URI begins construction of new Welcome Center

To provide comprehensive visitor experience

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Rendering of new welcome center
This is a rendering of the exterior of the new Welcome Center, which will open for the fall 2018 semester. Rendering courtesy DBVW Architects of Providence .

KINGSTON, R.I. October 16, 2016 — The concrete structure that served as the University of Rhode Island’s Visitor’s Center since 1978 has been razed to make way for a new, $7.98 million, 11,000-square-foot Welcome Center.

The new center will be nearly 12 times the size of the previous facility. The project will also include improvements to parking lot 1 off Briar Lane. URI is financing the project using University funds, not including those from tuition and fees.

“This facility will help welcome the 50,000-plus visitors who come to the Kingston Campus each year,” said Dean Libutti, vice provost for enrollment management. “This building will have outstanding physical features to welcome our guests and will tell the URI story of our past, present and future.”

Rendering of welcome center lobby
This rendering shows the interior of the new Welcome Center. DBVW Architects of Providence

“It will help all those who visit (prospective students and family members, employers, alumni, business and community leaders) begin to fully experience URI as soon as they step on campus,” Libutti said.

It is being built on the same site as the former Visitors Center at Upper College Road and Briar Lane, at the main entrance just beyond the granite gates, and adjacent to the World War I Oak Tree Memorial.

The building’s design reflects the historic Upper College Road district and URI’s spirit of innovation. It complements the two-and-a-half year-old Gender and Sexuality Center, which is located nearby on Upper College Road.

“When you come to the Welcome Center, you are going to know you are at URI,” said Erin Earle, assistant director of Admission for the campus visitor experience. “I am most excited about our history wall, which will depict important milestones at URI. We will be true to the University’s brand and also highlight our outstanding academic programs.”

The one-story structure will feature peaked roofs, wooden clapboards, stained cedar siding and large windows. Walkways will visually and physically connect the building to the heart of the campus. The University will seek LEED (Leadership in Energy & Environmental Design) Silver Certification for the project. A program of the U.S. Green Building Council, LEED Certification is a globally recognized symbol of excellence in sustainable construction.

Original 1978 Welcome Center
A photo of the former Visitors Center, which was built in 1978 and was recently razed for construction of the new Welcome Center. URI photo by Nora Lewis.

“The New Welcome Center makes the entire process easy since parking will be provided near the center, tours will begin there, and admission staff will be on hand as well,” Earle said. “Parents and prospective students will be able to mingle with each other, and our 110 tour guides will now have a home where they can work more closely with each other, Admission staff and our visitors.”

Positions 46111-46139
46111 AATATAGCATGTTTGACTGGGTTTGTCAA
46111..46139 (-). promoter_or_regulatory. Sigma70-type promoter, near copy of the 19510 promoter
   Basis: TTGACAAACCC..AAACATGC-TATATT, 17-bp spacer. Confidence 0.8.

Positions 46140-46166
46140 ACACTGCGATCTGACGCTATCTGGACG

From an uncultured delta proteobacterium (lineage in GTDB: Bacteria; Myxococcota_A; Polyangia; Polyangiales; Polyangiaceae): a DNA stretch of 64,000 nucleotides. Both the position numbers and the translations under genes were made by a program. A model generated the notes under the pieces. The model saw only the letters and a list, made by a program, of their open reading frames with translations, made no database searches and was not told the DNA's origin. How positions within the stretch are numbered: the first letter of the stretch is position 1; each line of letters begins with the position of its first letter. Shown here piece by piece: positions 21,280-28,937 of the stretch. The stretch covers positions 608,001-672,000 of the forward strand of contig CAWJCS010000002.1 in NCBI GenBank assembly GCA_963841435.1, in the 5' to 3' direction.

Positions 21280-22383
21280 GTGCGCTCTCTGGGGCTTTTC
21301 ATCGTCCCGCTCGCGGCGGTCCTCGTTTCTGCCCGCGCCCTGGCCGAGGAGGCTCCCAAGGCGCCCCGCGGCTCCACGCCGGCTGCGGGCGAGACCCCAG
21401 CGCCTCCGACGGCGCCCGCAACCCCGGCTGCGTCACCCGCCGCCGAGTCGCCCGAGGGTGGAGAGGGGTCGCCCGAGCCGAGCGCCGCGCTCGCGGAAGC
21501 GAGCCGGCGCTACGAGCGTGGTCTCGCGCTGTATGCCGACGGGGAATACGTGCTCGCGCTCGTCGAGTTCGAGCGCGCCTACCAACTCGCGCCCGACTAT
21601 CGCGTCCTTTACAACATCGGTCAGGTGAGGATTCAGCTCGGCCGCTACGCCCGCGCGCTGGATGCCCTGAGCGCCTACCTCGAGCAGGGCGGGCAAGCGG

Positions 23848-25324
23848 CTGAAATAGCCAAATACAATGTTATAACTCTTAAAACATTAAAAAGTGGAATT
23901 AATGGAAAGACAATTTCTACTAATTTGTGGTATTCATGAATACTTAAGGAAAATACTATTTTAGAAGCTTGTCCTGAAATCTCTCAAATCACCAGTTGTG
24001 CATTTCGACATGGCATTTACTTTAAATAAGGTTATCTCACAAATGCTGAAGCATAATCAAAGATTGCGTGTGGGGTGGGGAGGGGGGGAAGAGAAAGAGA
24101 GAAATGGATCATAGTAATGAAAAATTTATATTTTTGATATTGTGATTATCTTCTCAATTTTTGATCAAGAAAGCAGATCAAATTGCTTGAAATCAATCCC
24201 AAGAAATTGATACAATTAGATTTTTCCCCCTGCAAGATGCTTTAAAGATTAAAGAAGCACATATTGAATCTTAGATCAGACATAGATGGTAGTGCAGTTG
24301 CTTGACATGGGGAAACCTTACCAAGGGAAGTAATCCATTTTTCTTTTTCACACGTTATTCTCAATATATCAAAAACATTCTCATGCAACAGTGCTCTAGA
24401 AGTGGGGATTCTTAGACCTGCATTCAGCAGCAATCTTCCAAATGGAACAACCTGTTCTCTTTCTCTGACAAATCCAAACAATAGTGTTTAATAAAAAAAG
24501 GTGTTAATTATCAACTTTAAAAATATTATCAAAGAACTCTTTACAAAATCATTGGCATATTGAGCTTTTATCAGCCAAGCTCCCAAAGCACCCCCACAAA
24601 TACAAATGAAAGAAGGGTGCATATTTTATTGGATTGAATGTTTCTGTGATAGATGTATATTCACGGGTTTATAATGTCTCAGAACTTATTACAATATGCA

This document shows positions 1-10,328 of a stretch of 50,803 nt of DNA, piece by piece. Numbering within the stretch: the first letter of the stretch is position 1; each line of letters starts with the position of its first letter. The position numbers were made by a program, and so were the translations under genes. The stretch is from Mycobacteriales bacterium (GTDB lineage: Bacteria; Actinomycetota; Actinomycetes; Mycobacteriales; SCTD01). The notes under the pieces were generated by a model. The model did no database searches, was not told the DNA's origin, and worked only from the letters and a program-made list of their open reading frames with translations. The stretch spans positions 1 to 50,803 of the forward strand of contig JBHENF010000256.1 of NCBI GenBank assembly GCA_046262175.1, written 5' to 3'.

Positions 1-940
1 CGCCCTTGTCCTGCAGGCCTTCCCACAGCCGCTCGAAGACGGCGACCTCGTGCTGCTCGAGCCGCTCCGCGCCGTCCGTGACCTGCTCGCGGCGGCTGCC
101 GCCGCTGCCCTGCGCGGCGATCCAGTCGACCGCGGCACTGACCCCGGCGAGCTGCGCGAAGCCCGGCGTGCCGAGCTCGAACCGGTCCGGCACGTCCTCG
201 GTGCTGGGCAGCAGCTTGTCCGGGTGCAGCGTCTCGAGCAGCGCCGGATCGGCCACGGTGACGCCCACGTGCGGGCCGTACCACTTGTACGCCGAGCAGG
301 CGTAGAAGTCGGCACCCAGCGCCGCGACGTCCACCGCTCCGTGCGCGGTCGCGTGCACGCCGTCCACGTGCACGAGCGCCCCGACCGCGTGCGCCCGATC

Inside, the center will feature an open reception area and two presentation areas for information sessions, three offices, one large conference room, restrooms and flexible, float offices for staff to use during the busy season.

Four digital screens, two with interactive features, will provide visitors with event, academic and broad information about the University. “And for the first time, the Welcome Center will be able to offer visitors refreshments,” Earle said.

While prospective students and their parents will be central to the mission of the Welcome Center, Earle emphasized that the University will now have great space to welcome all who come to campus- including visiting lecturers and faculty, artists and business leaders working with University programs.

Campus groups will be able to book the center for a variety of functions, including lectures and meetings. “We will also be able to accommodate events that include dining,” Earle said. “The center gives us more room to celebrate who we are as a University. We did well with what we had, but we did not have the kind of space that would encourage people to really immerse themselves in the University of Rhode Island experience.”

Twenty percent of the space has cathedral ceilings. Floors will have carpeting, tile and hardwood. The new center will include five women’s and five men’s rooms and one gender inclusive bathroom.

The center is slated to be completed in time for the fall 2018 semester.

DBVW Architects of Providence worked with URI to design a structure to enhance the main entrance to the campus. E.W. Burman, Inc. of Warwick is the contractor.

“I am excited about this project, which will result in a more accessible, visible home for visitors,” said Schane M. Tallardy, construction projects manager for URI. “This is a great location, and everyone on campus is going to be able to see the progress and get excited. When potential students and their families come to visit, they will get a wonderful introduction to the wide range of opportunities at URI.”